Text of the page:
Saloum (2021) opens on a blue horizon made immediately ominous by the co-presence of the moon and sun and by a booming score; a narrator grimly intones, “Here, we say that revenge is like a river,” and a child drags a hefty gun and chains into the deep. Cut to a corpse-filled street in Guinea-Bissau where, as the on-screen text explains, the 2003 military coup d’etat “looks more like bloodshed” than order, particularly for the international drug trade. A hooded trio is introduced weaving rhythmically between bodies, pausing to blow white powder in a man’s face, breaking down doors, and emerging with a hostage and a suitcase whose contents inspire smiles all around. These are Bangui’s Hyenas: “Guns for hire, live by fire.” Less than five minutes in, and miles from the shores of its namesake locale, Saloum’s setting is established as a space in which contemporary political strife, past personal traumas, genre pastiche, the urban and the resort, created myth and “factual” folklore all coexist—sometimes peacefully (or at least humorously), sometimes to devastating effect.
The Hyenas are legendary mercenaries whose exploits are late-night storytelling fodder for child soldiers “on crack,” according to the voiceover: Chaka (Yann Gael), the charismatic leader; Rafa (Roger Sallah), buff, gruff, and dressed throughout in sunglasses and leather loafers; and Minuit (Mentor Ba), a magician and seer, whose shock of white dreadlocks appears in stark contrast to the intoxicating blues and greens of the delta. Beautifully in sync whether swinging cleavers or slinging Dante and Thomas Sankara quotes, the trio has escaped to the Baobab “camp,” a collection of huts near the shoreline in Sine-Saloum, after discovering a leak in their getaway plane’s fuel tank. Their fellow holidaymakers include the “artist couple” Younce and Sephora, as well as Awa (Evelyne Ily Juhen), a Deaf woman who converses at length with the Hyenas in sign language. Each small detail, from Chaka’s red leather gloves to Minuit’s warning of “eyes” on the group, blossoms as Saloum’s rapid-fire genre shifts—from crime drama to melodrama to horror film—progress.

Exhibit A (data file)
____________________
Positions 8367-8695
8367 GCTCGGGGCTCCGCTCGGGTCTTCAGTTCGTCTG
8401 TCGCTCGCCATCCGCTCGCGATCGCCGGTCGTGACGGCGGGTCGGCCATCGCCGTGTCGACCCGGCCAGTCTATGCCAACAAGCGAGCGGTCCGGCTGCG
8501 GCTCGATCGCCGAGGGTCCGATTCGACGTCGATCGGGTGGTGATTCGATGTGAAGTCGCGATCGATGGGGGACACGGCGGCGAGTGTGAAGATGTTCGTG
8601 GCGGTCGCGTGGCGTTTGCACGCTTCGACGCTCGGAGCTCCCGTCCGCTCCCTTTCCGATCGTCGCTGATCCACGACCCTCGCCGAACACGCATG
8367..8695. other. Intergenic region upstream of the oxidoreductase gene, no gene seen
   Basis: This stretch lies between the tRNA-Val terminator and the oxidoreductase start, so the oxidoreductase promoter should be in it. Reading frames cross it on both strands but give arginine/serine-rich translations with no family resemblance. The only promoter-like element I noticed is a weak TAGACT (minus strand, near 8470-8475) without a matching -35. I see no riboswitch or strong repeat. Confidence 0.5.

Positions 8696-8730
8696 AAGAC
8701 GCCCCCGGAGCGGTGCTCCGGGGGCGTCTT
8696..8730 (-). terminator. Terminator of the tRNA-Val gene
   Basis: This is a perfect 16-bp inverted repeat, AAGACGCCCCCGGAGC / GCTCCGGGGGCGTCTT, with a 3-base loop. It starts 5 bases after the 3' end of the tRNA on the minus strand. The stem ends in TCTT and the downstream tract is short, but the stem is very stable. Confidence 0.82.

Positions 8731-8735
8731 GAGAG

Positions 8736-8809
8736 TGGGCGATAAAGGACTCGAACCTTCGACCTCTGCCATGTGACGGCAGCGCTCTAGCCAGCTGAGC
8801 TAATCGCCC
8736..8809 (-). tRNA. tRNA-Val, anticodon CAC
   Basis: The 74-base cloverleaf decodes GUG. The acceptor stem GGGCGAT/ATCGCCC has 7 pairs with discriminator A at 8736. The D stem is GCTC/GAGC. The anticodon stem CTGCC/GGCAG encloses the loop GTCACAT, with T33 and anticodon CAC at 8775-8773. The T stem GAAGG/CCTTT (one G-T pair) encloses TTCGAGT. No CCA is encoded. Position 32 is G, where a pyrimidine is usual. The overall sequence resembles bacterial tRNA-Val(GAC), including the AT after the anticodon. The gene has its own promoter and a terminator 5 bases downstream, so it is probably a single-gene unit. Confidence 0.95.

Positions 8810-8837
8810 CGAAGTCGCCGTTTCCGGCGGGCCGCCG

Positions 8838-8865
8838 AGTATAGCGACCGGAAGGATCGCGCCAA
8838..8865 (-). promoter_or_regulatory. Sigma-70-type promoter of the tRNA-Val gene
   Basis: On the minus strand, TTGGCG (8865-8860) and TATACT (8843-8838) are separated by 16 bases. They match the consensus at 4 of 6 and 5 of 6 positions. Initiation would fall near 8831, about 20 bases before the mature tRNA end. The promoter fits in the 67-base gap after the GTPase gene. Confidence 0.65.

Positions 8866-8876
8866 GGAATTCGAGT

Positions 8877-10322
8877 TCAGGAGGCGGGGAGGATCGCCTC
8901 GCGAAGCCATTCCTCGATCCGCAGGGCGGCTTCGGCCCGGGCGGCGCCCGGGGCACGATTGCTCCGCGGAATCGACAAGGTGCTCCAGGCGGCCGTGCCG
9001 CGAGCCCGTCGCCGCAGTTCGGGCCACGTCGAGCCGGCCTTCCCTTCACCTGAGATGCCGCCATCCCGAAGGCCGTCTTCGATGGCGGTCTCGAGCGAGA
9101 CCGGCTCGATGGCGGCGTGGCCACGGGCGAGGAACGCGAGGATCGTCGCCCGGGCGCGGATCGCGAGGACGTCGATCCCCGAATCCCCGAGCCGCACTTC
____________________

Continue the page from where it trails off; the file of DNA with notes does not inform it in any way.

According to writer-director Jean-Luc Herbulot, the film was inspired by a trip with producer and creative partner Pamela Diop to the Sine-Saloum Delta in Senegal. One of the last pre-colonial African kingdoms (which only became part of Senegal in 1969), Saloum combines the “paradise and hell” of the river and the desert, per Diop. The delta contains a UNESCO World Heritage Site and, as Herbulot has explained, its own “myths and curses” and singular black magic, as well as the scars of desertification and other trauma. The expanses of river and sand that serve as a living backdrop for the film recall the tumbleweed- and promise-filled landscapes of American westerns, whose fertility propagated foundational myths and histories of violence—much like the harvest reaped by our ill-fated mercenaries in the creature-feature portion of the film.
Saloum’s symbolism is rich if vaguely defined and its plot delightfully convoluted, making for a hyperkinetic 80 minutes full of the sort of visual storytelling that makes extended explanation unnecessary. Produced by Herbulot and Diop’s Lacme Studios on a very limited budget (“five weeks in the desert without computers or internet,” according to the director), Saloum offers a powerful counterpoint to the miasmic slog of most Hollywood genre filmmaking.
Saloum screens tonight, May 28, at BAM as part of “FilmAfrica 2022.”